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Metabolic engineering of microorganisms for actinide and heavy metal precipitation

  • Author(s): Gong, Cynthia
  • Renninger, Neil
  • Keasling, Jay D.
  • Nitsche, Heino
  • et al.
Abstract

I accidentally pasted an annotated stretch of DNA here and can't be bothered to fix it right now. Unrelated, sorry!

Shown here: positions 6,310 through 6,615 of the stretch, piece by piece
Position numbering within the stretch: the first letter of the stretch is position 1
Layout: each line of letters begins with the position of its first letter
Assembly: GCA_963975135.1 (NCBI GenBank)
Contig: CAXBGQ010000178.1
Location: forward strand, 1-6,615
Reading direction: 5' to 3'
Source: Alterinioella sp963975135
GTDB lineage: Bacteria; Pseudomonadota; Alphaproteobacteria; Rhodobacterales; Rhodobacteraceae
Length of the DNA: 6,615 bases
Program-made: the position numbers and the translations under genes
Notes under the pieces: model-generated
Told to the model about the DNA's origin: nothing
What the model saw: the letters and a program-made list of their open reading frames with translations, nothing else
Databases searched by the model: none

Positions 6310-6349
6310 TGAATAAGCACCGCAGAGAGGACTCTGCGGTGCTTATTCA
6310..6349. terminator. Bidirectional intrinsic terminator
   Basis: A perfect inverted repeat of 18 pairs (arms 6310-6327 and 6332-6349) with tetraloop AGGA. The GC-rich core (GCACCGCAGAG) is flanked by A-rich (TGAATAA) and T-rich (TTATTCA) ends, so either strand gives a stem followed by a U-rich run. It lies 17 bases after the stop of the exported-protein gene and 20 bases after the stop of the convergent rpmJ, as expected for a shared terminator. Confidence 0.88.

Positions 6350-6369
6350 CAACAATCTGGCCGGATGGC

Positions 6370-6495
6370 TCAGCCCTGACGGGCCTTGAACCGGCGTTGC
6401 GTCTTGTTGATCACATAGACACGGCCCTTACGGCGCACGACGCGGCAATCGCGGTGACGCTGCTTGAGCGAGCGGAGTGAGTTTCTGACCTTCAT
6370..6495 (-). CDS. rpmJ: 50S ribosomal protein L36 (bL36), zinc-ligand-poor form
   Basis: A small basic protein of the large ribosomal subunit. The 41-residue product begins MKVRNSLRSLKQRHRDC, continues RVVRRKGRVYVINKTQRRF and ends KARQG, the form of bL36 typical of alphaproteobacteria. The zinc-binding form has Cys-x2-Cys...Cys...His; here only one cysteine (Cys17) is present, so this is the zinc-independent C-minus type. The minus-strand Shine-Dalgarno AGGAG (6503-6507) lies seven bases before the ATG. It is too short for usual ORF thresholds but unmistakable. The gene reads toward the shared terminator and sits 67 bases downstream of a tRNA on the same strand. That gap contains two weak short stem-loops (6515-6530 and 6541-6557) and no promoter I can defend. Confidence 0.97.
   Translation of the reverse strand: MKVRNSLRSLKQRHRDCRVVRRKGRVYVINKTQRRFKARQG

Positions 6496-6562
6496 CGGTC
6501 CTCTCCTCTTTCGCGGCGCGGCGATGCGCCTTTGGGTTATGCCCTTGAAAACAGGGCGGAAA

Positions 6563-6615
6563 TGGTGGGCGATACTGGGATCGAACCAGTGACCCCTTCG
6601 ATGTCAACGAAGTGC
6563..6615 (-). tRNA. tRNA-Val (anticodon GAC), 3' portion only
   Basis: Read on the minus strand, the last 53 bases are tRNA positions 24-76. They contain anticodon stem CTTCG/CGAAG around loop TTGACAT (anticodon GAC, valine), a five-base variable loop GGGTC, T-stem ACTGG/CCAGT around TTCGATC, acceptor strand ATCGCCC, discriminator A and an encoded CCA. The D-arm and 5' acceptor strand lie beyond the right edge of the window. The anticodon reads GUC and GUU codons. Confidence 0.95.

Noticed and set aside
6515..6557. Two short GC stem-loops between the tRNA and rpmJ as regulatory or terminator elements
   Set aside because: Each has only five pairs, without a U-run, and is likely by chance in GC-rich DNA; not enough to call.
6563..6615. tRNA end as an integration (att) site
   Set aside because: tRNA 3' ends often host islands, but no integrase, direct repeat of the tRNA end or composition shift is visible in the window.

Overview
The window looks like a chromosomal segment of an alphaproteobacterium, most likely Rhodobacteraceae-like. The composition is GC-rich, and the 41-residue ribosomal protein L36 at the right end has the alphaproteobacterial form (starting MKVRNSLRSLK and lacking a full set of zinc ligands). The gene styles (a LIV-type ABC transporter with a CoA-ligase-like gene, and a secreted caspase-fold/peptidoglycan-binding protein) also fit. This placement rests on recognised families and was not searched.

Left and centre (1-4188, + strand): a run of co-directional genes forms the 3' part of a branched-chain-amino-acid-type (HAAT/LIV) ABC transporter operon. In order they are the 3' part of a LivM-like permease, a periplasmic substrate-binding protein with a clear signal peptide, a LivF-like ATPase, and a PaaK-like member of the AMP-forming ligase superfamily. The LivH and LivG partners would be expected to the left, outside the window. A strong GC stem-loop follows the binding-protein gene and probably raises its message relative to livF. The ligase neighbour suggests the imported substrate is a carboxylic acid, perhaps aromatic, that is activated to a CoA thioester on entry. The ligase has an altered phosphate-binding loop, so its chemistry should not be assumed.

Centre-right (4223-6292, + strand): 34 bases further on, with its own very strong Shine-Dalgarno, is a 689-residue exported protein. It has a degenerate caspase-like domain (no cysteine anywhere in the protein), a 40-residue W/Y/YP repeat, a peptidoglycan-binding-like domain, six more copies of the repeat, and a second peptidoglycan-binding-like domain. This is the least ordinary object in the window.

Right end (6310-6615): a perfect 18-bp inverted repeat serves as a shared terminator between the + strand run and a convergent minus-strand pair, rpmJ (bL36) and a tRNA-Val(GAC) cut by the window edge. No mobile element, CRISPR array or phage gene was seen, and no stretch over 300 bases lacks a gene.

We study Deinococcus radiodurans, a nonpathogenic prokaryote able to withstand high doses of ionizing radiation, for bioremediation and biostabilization of heavy metals and actinides to limit the migration of these contaminants. Our goal is to develop a system for D. radiodurans to bioprecipitate actinides similar to that of a genetically engineered strain of Pseudomonas aeruginosa capable of polyphosphate accumulation, inducible degradation and secretion, and UO22+ precipitation. The radioresistance of D. radiodurans to ionizing gamma radiation has been well studied, yet is not well understood1. Several DNA repair mechanisms have been discovered, yet survivability studies are typically done under nutrient-rich conditions at a single growth stage. Although a minimal irradiation medium has been described2, a clear study of the effect of different variables on survivability in a nutrient-starved environment has not been performed. We have shown that D. radiodurans grown in typical TGY complex media displays increasing radioresistance with increasing age of the culture at the time of harvest; however, the dose below which there is little loss of reproductive viability does not change significantly with growth phase. Higher irradiation rates in nutrient-starved medium display higher survivability. These results indicate that there is a threshold below which the radiation dose is not sufficient to overcome the cells' passive defense mechanisms, such as radical scavenging by carotenoids in the cell wall. Additional radiation resistance is then due to active resistance induced by cell damage, which can be related to aging. Using the 88" cyclotron at the Lawrence Berkeley National Laboratory, we also studied the effects of light-ion irradiation inaqueous suspension and show increasing lethality corresponding to increasing linear energy transfer (LET) values of the radiation. Previous studies only examined heavy ion effects on cells supported on solid medium3. To better understand the chemistry of non-engineered D. radiodurans, we studied the interaction of strain R1 with UO22+ in dilute salt solution. R1 sorbs uranyl more than two orders of magnitude less than the engineered P. aeruginosa. We are increasing the ability of D. radiodurans to sequester uranium via metabolic engineering. Chemical studies of the cell-uranyl binding strength and pH optima support spectroscopic data indicating that a carboxyl surface group, consistent with known characteristics of D. radiodurans' S-layer4, interacts with and binds the uranyl. Studies including Infrared Spectroscopy, Laser Fluorescence Spectroscopy, and Extended X-ray Absorption Fine Structure Spectroscopy (EXAFS) are underway to further elucidate the mechanism of uranyl complexation to the cell surface and to further characterize a strain provided that has been engineered to accumulate polyphosphate.

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